August 21, 2020 | In this guest article, June Sekera dissects the false promises of industrial-chemical methods of carbon capture. June is a Visiting Scholar at the Heilbroner Center for Capitalism Studies, New School for Social Research, and an Honorary Senior Research Fellow at the Institute for Innovation and Public Purpose, University College London.
June Sekera. Under the banner of climate mitigation, governments are subsidizing the commercial development of industrial-chemical methods of carbon capture on the premise that we can “remove” carbon dioxide that we emit and keep burning fossil fuels. Yet the two methods most widely funded by taxpayers put more CO2 into the air than they remove. “Carbon capture and storage” (CCS) takes CO2 from smokestacks and, most often, uses it for “enhanced oil recovery,” adding to atmospheric CO2. “Direct air capture” (DAC) which pulls CO2 from ambient air, requires enormous energy input, and when it’s supplied from fossil fuels, DAC is also net CO2 additive. Studies show that these methods emit 1.4 to 4.7 more CO2 than they remove, although the recondite research may have eluded U.S., U.K. and European legislators funding both, to the financial gain of oil companies and others promoting industrial carbon capture.
This is a problem. We have a collective biophysical need to reduce atmospheric CO2. But that need is being addressed through financial incentives to market actors, on the view of CO2 as a commercial ingredient for uses like synfuels or cement, or on the premise that businesses would bury CO2 by the gigaton, and with no untoward effects. Neither premise is valid. Markets for potential uses of captured CO2 are minuscule in relation to the need at a climate-significant scale. Ancillary harms associated with geologic storage (earthquakes, water contamination, blowouts) are well documented. Critics argue that carbon capture promotes fossil fuel lock-in and diverts from the hard work of decarbonizing our economies.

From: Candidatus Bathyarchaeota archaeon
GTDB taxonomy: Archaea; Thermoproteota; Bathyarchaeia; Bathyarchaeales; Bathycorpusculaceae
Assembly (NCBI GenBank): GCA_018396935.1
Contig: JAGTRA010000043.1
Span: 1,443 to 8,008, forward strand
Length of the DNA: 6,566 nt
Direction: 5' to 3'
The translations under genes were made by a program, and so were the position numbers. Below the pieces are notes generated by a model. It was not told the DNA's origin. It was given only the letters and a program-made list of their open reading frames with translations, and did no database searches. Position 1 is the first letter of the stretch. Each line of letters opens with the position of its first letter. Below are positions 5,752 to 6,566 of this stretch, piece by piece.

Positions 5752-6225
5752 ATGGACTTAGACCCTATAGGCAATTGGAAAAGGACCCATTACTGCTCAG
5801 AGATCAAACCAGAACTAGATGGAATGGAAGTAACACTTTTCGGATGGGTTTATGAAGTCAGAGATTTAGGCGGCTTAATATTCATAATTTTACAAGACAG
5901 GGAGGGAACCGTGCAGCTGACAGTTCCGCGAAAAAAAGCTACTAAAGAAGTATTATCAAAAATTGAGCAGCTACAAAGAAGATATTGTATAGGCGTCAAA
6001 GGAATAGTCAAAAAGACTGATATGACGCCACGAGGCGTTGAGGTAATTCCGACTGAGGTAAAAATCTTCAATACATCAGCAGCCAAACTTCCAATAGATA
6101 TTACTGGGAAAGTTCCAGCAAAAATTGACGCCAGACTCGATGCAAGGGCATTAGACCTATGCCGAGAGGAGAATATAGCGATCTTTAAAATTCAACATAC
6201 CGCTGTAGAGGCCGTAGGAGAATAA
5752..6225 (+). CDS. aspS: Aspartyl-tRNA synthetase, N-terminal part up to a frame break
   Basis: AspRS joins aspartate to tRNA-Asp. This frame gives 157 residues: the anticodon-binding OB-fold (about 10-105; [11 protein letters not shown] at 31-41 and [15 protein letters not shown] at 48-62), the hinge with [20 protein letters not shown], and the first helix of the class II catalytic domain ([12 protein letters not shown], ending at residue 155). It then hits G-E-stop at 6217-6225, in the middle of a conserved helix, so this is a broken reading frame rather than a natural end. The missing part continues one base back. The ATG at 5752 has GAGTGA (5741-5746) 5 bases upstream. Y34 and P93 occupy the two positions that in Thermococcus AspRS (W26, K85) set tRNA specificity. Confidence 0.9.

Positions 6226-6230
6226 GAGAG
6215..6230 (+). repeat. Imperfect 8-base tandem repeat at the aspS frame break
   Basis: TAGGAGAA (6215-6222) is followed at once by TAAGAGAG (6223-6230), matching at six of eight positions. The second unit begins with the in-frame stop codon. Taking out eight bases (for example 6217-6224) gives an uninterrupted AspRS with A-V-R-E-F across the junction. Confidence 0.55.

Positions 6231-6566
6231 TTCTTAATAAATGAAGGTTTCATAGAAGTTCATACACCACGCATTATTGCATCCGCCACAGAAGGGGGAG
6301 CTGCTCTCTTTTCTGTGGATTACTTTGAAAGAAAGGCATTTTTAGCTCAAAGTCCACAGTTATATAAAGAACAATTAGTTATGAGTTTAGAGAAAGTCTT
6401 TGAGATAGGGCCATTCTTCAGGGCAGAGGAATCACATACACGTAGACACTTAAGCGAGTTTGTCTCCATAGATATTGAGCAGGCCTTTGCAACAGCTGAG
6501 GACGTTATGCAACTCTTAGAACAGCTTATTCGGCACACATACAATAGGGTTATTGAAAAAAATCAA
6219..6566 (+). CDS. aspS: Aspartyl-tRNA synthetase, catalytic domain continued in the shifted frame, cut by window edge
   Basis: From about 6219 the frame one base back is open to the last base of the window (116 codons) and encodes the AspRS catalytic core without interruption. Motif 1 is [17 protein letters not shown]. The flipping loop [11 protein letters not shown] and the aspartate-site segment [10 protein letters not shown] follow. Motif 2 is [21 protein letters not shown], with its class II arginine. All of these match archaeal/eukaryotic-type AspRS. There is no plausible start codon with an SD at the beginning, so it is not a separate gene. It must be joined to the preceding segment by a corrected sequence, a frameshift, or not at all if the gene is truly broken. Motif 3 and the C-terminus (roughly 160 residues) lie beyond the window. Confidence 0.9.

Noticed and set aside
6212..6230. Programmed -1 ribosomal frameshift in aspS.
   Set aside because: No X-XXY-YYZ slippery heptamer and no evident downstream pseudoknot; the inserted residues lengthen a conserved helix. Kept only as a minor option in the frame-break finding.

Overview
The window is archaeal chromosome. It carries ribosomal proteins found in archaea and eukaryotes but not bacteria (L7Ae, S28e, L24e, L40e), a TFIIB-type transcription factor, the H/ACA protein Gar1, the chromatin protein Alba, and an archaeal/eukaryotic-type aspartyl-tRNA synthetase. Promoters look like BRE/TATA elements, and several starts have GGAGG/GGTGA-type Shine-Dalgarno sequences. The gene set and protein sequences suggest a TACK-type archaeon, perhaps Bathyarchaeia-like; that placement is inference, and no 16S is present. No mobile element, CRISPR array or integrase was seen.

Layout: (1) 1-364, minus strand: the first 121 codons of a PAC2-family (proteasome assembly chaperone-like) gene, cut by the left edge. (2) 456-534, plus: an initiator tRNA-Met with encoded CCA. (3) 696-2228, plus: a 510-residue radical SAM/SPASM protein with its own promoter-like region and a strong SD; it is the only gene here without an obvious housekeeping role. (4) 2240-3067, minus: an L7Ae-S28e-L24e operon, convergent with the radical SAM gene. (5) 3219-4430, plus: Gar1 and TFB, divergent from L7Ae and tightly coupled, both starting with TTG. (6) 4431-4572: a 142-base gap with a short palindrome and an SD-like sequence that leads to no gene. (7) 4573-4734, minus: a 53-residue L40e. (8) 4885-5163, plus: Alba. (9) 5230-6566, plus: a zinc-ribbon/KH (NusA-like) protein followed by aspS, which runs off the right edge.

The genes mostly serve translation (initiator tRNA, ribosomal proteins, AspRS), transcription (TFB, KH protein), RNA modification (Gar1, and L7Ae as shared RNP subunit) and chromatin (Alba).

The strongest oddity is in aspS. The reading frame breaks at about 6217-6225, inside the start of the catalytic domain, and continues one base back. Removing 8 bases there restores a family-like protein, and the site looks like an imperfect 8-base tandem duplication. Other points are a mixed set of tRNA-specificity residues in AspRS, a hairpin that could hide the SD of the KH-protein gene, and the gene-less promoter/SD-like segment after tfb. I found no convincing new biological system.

Solutions won’t come from profit incentives. CCS can never reduce atmospheric CO2 since you can’t bury more than you capture from smokestacks. Thus, public subsidy is not justified. DAC may achieve net CO2 reduction—when CO2 is sequestered, not sold.
If carbon capture is essential (itself questionable) and must be publicly paid-for, two things must happen: 1. Policymakers need a tool by which to compare all methods–biological and industrial–in terms of resource inputs and biophysical results. I describe such a tool in “Assessing Carbon Capture: Public Policy, Science and Societal Needs,” forthcoming in Biophysical Economics and Sustainability. 2. Carbon reduction must be seen as a public service, like waste removal or sewage disposal–not as a chance for private profit. The technology and technical expertise should reside in the public domain, and mission control rest in the hands of public servants whose job is to meet societal needs. Only then could carbon removal provide The People with the biophysical return on investment that they, and the planet, require.